What is extraordinary, given the steady diet they are fed by the militants among them of Christianity's crusading spirit, is that Muslims should have expected anything different. So it is in fact a hopeful sign that Muslims did not expect a description of Islam's violence from the head of a church that has contributed the words crusade and inquisition to our vocabulary.

Writing in the aftermath of the second world war, the political philosopher Hannah Arendt commented on the Vatican's silence at the doings of Nazi Germany, a state with which Rome operated a concordat. Unlike those who would find the church as a whole culpable of collaborating with fascism, Arendt not only pointed to the many priests who risked and lost their lives defending its victims, she also made it clear that the Vatican behaved in no way differently than any other state when it came to protesting the extermination of the Jews. But this precisely was Rome's greatest betrayal, to behave in a secular rather than a religious way, a betrayal that Arendt claimed lost the church an opportunity to renew its own mission, as much as that of religion in general for a humanity that so urgently required it.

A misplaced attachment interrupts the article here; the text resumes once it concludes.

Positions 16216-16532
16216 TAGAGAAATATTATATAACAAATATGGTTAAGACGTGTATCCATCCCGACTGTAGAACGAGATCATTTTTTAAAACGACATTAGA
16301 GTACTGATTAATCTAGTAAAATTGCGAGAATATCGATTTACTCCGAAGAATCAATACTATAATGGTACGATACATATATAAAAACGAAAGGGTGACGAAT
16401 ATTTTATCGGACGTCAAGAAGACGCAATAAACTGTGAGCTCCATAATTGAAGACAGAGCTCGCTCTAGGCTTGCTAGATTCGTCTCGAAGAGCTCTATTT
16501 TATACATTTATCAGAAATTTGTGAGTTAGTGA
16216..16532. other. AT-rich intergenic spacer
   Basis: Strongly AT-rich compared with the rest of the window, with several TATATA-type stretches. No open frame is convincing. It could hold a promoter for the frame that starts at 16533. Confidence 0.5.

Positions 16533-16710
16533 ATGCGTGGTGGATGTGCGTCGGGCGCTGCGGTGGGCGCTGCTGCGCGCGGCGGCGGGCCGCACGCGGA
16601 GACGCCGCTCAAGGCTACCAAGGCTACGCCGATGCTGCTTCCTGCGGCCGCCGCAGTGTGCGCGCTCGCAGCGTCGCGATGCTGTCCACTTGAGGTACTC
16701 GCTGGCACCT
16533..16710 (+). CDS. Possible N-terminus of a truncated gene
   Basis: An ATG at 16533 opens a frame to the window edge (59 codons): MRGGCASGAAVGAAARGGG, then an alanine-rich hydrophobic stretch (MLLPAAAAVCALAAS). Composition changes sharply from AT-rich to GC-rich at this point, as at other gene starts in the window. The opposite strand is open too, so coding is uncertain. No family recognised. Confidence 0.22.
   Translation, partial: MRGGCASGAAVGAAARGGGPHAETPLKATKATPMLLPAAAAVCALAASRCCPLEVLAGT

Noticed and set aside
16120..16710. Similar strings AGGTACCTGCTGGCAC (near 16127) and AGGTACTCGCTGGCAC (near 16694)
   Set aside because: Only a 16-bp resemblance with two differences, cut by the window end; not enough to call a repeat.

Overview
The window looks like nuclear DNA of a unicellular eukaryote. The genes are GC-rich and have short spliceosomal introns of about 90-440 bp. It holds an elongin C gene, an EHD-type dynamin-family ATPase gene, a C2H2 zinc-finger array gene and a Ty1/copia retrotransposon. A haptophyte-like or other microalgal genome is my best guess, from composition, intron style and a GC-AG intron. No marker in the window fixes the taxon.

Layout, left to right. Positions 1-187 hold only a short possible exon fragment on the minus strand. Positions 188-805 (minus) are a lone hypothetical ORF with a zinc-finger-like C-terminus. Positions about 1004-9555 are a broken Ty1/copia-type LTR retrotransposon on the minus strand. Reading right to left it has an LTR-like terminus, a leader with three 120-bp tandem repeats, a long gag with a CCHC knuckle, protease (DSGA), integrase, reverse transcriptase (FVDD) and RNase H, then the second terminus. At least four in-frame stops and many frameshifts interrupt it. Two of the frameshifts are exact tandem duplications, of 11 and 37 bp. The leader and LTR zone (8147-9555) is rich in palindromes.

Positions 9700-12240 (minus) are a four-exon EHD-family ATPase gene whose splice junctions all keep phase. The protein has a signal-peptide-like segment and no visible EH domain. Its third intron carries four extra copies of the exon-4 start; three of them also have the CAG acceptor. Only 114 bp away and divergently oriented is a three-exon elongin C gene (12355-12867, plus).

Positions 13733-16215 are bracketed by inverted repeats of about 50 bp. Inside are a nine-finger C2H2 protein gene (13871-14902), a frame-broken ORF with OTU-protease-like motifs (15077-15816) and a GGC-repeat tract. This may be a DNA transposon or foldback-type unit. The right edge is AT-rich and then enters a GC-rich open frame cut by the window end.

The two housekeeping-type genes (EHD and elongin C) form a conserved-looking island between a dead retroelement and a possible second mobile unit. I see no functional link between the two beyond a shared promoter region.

It is this very betrayal of what they see as the church's mission that Muslims are protesting today, just as they have done before in celebrated instances like the Ayatollah Khomeini's message to Pope John Paul II in 1979. However disingenuous such expectations might be, they derive rhetorical effect from the very real hope that even un-baptised populations have of the world's largest religious organisation.

It is the disappointment of this expectation that also gives rhetorical force to Muslim dissatisfaction with the speedy retractions and clarifications that have proceeded from the Vatican in response to their protests. For what appears to dissatisfy these protesters are precisely the secular remnants in the pontiff's carefully couched apologies. Yet if for all their rage, today's protesting Muslims have the audacity to expect Christian humility of the pope, this in no way contradicts Benedict XVI's own audacity in asserting the role of faith within a secular dispensation. Such indeed was the import of his address at Regensburg University.